I am being a little dramatic. I think I am taking things a little too personally..
I bought into the game… And loved every minute of it. But this isn’t what I thought it would turn out to be when it came down to things. I believed what you told me to believe. And as a product of this industry I looked deep into your concept and tried to live in the experience you told me to.
And then one of your “judgment free zone” team members told me I was fat on my way out of your gym yesterday and that message you so blatantly plaster everywhere… It came tumbling down.
When you catch a brand in the midst of proving itself false, and even a derivative of that brand slacking in the execution of a well thought out idea, it becomes personal – at least to me.
And I am not exactly sure who’s to blame here.
I feel so close to the construction of messages and stories that brands tell today. Sometimes it works so well, like in the sense of four-pins, a style site, a group of mother fucking gentleman, that of which I am convinced, know how to keep it real. Men’s fashion is worth the second thought, and if any opinion is worth hearing, the ones that make you laugh dream and regret all at the same time do, so they’ve got my vote.
But wait a second, what happens when this story that I bought into turns out to be one big lie? And I feel for your brand the same spite that I feel for the Lunk that did me oh so dirty by stooping to 7th grade insult level?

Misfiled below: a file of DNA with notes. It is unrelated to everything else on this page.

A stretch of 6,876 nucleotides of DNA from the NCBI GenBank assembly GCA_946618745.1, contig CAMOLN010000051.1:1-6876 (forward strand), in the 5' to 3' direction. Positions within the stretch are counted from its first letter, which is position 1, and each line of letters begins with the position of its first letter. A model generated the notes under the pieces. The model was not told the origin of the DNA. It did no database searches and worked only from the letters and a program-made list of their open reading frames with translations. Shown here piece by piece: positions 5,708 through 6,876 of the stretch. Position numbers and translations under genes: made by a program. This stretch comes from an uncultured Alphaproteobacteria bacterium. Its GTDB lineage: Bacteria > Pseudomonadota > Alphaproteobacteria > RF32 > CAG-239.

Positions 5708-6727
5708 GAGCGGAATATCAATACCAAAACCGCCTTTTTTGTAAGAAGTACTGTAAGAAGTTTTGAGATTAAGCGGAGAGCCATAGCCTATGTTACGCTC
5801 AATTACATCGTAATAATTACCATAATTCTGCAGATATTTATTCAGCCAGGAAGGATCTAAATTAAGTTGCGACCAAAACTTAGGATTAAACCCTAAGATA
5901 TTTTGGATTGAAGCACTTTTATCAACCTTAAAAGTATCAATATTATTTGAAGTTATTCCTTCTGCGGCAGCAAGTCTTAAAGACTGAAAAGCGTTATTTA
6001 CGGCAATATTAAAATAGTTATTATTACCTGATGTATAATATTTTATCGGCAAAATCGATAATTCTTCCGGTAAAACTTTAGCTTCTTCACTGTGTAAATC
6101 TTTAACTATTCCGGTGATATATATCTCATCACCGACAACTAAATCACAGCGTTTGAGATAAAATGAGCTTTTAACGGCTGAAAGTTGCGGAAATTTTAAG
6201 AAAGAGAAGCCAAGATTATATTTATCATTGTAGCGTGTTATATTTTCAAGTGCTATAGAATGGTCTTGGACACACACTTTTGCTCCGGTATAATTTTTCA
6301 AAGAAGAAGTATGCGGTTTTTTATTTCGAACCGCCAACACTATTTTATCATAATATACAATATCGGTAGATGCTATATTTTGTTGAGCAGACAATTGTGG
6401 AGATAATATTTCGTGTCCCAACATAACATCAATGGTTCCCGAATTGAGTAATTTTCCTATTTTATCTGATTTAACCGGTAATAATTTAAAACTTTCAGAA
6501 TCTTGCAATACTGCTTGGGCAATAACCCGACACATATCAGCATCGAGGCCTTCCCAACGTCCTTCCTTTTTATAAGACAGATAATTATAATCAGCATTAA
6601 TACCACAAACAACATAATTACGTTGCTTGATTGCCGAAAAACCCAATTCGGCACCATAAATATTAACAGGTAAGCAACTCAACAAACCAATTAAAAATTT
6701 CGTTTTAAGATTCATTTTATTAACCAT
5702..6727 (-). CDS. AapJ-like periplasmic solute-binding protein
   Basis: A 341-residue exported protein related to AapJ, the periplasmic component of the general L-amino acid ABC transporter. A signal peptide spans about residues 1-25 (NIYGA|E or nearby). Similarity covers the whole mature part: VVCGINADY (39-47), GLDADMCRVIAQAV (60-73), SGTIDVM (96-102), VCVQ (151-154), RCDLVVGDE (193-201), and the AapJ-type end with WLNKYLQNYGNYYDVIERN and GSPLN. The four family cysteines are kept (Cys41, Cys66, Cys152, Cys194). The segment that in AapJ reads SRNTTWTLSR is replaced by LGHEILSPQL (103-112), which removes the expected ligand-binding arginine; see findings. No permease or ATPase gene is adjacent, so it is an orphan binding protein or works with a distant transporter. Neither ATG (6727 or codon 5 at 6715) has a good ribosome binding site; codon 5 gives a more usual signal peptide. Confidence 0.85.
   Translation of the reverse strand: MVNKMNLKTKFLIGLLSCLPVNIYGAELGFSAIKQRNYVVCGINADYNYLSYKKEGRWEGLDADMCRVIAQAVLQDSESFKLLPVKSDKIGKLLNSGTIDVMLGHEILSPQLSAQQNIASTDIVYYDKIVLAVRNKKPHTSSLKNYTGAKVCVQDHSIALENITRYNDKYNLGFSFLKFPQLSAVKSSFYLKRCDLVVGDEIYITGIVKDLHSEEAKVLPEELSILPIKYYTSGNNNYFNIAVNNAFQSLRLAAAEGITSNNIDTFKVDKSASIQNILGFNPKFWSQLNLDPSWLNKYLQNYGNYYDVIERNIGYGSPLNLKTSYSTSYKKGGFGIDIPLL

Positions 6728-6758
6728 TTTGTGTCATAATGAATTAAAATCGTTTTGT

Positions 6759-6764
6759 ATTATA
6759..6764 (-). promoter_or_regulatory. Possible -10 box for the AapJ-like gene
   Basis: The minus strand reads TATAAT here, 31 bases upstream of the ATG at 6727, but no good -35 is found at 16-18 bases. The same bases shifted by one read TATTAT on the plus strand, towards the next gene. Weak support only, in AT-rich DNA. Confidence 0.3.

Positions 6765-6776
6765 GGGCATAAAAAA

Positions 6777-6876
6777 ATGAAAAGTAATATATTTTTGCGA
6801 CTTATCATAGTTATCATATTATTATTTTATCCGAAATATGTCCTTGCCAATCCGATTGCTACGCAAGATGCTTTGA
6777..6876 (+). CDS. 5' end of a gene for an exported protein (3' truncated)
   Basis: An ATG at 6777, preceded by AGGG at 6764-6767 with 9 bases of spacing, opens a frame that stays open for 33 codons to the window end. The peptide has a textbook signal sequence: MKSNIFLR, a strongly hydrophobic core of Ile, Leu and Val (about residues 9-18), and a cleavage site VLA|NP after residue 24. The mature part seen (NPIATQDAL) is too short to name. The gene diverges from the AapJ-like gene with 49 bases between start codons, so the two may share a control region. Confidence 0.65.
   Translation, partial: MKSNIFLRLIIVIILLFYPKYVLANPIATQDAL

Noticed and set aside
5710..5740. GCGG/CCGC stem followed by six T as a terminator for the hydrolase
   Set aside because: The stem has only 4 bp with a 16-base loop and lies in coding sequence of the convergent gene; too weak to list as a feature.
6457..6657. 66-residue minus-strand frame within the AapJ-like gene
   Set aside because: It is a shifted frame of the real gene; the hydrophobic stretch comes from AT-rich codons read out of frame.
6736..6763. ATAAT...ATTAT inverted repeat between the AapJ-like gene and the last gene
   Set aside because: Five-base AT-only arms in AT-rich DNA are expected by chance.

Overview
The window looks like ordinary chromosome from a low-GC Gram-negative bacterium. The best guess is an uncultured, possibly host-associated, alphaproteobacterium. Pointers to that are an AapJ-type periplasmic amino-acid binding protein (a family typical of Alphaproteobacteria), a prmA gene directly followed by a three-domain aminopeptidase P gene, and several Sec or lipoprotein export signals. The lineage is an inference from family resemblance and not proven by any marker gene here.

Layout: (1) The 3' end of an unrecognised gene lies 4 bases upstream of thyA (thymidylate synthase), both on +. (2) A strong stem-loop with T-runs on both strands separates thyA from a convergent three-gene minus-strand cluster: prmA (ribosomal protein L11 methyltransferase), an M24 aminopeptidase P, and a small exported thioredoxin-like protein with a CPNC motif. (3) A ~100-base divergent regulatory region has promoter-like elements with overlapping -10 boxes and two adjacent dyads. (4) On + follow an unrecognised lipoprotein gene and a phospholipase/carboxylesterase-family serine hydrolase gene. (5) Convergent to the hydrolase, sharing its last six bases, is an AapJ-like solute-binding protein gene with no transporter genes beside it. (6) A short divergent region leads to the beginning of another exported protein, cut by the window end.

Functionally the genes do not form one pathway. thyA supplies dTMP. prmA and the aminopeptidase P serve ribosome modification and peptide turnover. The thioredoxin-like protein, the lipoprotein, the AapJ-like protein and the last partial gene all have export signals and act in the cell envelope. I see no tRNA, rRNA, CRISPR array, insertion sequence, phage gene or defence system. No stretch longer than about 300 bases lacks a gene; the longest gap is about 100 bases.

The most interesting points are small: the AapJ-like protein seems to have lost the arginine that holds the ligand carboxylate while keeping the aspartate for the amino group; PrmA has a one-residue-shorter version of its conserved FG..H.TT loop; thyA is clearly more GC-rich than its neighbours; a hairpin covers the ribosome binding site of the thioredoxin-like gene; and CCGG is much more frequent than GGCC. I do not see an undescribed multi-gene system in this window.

How do you become a liaison when the whole experience is 180 degrees? When the experience is not what all of the printed words, the decals, and tweets are saying it is supposed to be?
It hurts. When Baubles aren’t exactly shiny do you say something about it? What happens to that vision they have worked so hard to create for themselves if it falls apart in the aftermath of a buy, a purchase, a membership, or subscription?
So what happened then that fitness planet judged me?
A piece of me is mad, vengeful and embarrassed for this industry. Sometimes I take it out on Yelp. ‘You should know better than to think you can get away with this,’ I think as I angrily draft my reviews. You failed the vision, and didn’t withstand the ultimate test: the customer experience, and experience being the keyword.
Before I post my review I take a walk (mentally). I put myself back in the moment, and ask myself, what would I have done?
Probably not called a customer fat, or sold them something that breaks repeatedly, or whatever the dysfunction may be. But until I get to the point of being tested, rather than be mad or spiteful, I’ve decided that I need to take these experiences as what they are- experiences. And craft them into insights, takeaways, and notes for the future.
When my vision speaks it will make it through the test. And until that moment, until it’s fruition, I will digest, analyze, plan, figure, draft, strategize test and understand every single one of these cases that I live in until I get a chance to try.
Until then, I’ll annotate my experiences, for isn’t this digital age that you and I live in but a platform to be heard?
I guess it just depends on who is listening.